Court allows lawmakers to do what AG won't

Court allows lawmakers to do what AG won't

Court allows lawmakers to do what AG won't

Arizona legislators are in court defending a state law that prevents children from being aborted simply for having a disability.

Since 2011, the state of Arizona has prohibited individuals from "perform[ing] an abortion knowing that the abortion is sought based on the sex or race of the child or the race of a parent of that child." In 2021, Arizona added to its protections against discriminatory abortions by including a prohibition against abortions based on genetic abnormalities, such as Down syndrome.

Two abortionists and three organizations who oppose the protections for babies with genetic abnormalities filed a lawsuit seeking to have the protection struck down. And now, represented by Alliance Defending Freedom (ADF), Arizona House Speaker Ben Toma (R) and Senate President Warren Petersen (R) have been granted the right to defend SB 1457.

Theriot, Kevin (ADF) Theriot

"The former attorney general was defending the law, but the new attorney general that just took office in January said that she would not," explains ADF attorney Kevin Theriot. "That's why the president of the Senate and the speaker decided to intervene to defend the law. Otherwise, these people with genetic anomalies were going to be at risk."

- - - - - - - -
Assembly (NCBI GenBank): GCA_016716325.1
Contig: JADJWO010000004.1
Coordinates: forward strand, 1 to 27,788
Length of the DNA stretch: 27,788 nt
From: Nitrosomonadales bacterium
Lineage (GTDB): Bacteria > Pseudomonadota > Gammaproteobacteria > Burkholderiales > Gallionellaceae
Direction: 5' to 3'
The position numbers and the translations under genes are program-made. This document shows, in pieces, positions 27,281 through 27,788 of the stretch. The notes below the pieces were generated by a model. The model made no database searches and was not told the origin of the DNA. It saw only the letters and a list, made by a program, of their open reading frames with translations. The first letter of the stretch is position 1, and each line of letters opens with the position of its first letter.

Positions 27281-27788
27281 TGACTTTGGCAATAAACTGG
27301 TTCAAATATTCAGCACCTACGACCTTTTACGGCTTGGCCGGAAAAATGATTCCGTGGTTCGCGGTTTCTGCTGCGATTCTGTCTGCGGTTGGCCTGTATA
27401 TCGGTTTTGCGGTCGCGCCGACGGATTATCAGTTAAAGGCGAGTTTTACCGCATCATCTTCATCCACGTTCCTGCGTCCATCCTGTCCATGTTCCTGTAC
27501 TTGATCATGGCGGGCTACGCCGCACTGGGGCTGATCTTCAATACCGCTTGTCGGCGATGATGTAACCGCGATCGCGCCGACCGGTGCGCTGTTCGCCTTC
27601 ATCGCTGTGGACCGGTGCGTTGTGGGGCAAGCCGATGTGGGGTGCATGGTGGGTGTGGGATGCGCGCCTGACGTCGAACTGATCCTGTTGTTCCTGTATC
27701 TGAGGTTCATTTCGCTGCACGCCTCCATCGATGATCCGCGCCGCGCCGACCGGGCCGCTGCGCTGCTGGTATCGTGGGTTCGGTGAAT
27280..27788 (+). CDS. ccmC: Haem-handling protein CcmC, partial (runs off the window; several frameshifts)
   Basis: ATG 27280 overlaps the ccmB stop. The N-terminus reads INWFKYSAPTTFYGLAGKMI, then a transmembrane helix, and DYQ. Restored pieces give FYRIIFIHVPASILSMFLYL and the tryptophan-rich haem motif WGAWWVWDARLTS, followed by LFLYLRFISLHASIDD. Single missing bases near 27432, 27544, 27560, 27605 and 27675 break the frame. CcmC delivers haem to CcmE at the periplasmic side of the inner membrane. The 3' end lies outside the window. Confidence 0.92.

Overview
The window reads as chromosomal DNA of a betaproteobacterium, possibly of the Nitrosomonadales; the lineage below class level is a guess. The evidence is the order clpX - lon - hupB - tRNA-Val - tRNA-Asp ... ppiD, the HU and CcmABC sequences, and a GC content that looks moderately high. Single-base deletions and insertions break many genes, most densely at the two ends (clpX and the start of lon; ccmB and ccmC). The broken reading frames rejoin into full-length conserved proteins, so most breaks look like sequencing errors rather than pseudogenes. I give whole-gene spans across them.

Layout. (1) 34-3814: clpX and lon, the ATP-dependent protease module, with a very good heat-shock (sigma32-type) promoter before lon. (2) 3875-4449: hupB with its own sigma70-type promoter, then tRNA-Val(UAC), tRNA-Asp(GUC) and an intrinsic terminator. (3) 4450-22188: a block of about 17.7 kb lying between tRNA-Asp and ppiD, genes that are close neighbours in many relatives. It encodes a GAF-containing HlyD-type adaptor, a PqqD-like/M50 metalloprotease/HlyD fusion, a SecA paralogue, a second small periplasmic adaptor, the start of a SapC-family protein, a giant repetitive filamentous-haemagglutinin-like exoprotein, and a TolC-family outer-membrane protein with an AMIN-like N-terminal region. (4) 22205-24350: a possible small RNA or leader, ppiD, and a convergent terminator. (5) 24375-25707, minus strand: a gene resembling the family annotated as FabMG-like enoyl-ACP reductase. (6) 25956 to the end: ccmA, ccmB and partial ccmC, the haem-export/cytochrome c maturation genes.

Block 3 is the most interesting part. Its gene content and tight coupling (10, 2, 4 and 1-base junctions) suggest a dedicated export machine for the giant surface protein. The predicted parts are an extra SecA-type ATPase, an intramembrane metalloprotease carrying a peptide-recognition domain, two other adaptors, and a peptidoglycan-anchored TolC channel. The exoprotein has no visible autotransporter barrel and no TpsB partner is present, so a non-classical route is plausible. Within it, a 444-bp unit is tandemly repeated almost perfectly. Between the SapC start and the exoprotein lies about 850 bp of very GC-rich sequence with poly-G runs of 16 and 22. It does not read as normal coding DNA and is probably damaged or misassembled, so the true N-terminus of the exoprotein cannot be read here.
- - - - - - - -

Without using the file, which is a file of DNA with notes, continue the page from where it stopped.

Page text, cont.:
Theriot says every life is valuable and worthy of protection.

"What this Arizona law does is says that life is a human right, and unborn babies can't be targeted even if they have Down syndrome," the attorney details.

A date for oral argument is to be determined by the Ninth Circuit Court of Appeals. The matter is on appeal right now, and briefing will start next month. ADF expects to file a brief in the next few months.

"We are going to be sure that the papers represent that children with genetic anomalies are just as valuable as other children," Theriot says.

Science shows that at conception, they have their own DNA. At six weeks, they have a heartbeat. They even have fingerprints that are their own at 10 weeks, and he asserts, "We're going to make sure the court knows that."

Meanwhile, a community in Massachusetts this month finally convinced Michael Hugo (D) to step down from his position as chairman of the Framingham Democratic Committee after he urged city leaders to pass a proclamation opposing pro-life pregnancy centers from opening in the city to keep children with disabilities from being born and ultimately from siphoning money from public schools for their special education classes.